Health apps aren't that useful

There is so much truth in this article that I just had to tweet and write about it. We entrepreneurs tend to be young, fearless, wealthy and healthy. We don't know how to develop for our target customers because for the most part, we are not them. Those who fund these youngsters are looking to fund the Next Big Thing (i.e., a product with a 1 in 10 chance of returning a huge payout).

Innovation in health tech is hard. It's hard to be true to your mission. It's hard to understand and remain true to your customers. It's hard to raise money and disrupt an industry that is regulated, teeming with legacy players, unsexy and in transition. 

And, worst of all, it is hard to stand out when there are so many bad solutions masquerading as good solutions.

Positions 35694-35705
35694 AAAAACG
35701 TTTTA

For the first time ever, Symple got a little air time in the national news. I am basking in the afterglow because this gift arrives after 3 years of hard work with

  • no funding
  • no guarantees.

We get paid with kind emails from regular people hoping to feel better. We may not be the hottest startup in health tech, but we are probably one of the most committed. Thank you to all who have supported us this far, like Brandon:

Hello, Natasha. I just wanted to thank you for making a wonderful app. Aptly named, Symple is by far the easiest and fastest way I've found to log medical information. I love the design, love the automated graphs and reports, and most of all I love the fact that I need only invest 15 seconds a day to reap the benefits. I could go on - but I really just wanted to say "thanks" for using your talent to make the world a better place. Best wishes, Brandon H.

That's just awesome!



natasha gajewski